In brief

The Disaster Management Tax Relief Administration Bill in South Africa aims to alleviate cash flow burdens on taxpayers which have arisen due to COVID-19 restrictions. Virusha Subban, Partner and Head of Tax, and Prenisha Govender, Associate in the Tax Practice at Baker McKenzie in Johannesburg, discuss Clause 7 of the Bill and the condonation provision.

Key takeaways

  • The Disaster Management Tax Relief Administration Bill, 2020 seeks to alleviate cash flow burdens on taxpayers, which may arise as a result of COVID-19 restrictions implemented under the Disaster Management Act, 2002. 
  • The relief provided under Clause 7 of the Bill affords taxpayers additional time to comply with selected tax obligations or due dates that fall within the lockdown period. For the purposes of Clause 7, the listed time periods which fall within the lockdown period are regarded as dies non i.e. a day that has no legal effect. The Bill defines the lockdown period as being from 26 March 2020 until 30 April 2020.
  • It is important for taxpayers to note that the relief does not extend to the filling of returns or payments due under the Tax Acts. In these circumstances, a taxpayer may apply to the South African Revenue Service (SARS) for an instalment payment arrangement, which is provided for under Section 167 of the Tax Administration Act, 2011.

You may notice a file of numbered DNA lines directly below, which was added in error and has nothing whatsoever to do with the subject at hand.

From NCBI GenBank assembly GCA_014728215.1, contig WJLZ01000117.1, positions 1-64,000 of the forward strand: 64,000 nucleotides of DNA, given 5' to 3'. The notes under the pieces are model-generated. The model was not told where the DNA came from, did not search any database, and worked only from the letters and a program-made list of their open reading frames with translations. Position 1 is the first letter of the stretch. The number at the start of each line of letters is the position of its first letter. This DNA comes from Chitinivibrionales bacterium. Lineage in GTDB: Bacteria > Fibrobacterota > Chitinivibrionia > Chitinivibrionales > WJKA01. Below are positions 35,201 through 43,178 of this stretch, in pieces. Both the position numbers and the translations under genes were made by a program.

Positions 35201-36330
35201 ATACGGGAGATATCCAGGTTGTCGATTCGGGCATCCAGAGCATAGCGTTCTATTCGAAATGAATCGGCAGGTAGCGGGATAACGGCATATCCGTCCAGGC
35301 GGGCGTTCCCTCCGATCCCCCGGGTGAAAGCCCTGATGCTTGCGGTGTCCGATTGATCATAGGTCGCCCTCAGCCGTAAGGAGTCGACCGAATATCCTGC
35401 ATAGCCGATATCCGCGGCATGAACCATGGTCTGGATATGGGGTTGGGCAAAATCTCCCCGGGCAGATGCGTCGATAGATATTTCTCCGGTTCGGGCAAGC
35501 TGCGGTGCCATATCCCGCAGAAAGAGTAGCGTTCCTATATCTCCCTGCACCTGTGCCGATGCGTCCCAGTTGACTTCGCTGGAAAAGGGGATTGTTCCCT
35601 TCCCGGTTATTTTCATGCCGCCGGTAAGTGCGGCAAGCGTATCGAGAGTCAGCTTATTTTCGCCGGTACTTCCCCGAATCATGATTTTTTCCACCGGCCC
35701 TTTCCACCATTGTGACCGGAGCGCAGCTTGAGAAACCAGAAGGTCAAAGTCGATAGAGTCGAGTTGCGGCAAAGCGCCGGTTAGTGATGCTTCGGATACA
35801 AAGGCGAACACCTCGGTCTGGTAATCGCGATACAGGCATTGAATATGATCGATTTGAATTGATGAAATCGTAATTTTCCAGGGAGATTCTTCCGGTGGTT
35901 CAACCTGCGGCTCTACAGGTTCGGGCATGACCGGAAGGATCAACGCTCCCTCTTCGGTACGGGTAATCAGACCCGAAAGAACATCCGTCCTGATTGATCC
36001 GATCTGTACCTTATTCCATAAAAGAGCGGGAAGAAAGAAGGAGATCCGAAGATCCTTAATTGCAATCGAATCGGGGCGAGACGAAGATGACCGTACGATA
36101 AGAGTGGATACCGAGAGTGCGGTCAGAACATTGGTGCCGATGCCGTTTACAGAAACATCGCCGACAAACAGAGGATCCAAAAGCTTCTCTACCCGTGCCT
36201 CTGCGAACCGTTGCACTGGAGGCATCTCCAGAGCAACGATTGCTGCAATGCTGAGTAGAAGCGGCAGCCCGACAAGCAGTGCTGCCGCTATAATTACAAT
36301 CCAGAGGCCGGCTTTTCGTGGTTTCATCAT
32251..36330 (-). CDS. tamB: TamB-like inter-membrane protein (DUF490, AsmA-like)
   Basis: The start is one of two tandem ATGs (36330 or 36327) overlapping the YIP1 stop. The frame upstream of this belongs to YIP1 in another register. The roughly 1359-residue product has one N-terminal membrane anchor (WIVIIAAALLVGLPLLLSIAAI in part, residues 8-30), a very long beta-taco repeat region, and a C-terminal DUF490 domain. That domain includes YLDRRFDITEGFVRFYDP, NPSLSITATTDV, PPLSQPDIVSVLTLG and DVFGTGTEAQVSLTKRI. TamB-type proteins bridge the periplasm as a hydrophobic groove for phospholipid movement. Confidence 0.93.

• In addition, the Commissioner does not automatically grant the relief. A taxpayer is required to apply to the Commissioner for condonation and prove to the Commissioner why the lockdown or any circumstance arising from the lockdown was the fundamental reason for the taxpayer’s inability to comply with the relevant time period or tax obligation.
  • The condonation provision specifically applies to non-compliance with time periods occurring after the start of the lockdown and does not apply in circumstances where the Tax Act allows the Commissioner to automatically extend the time period. In these circumstances, the taxpayer must apply to the Commissioner for an extension before the expiry of the time period as opposed to after the expiry of the time period.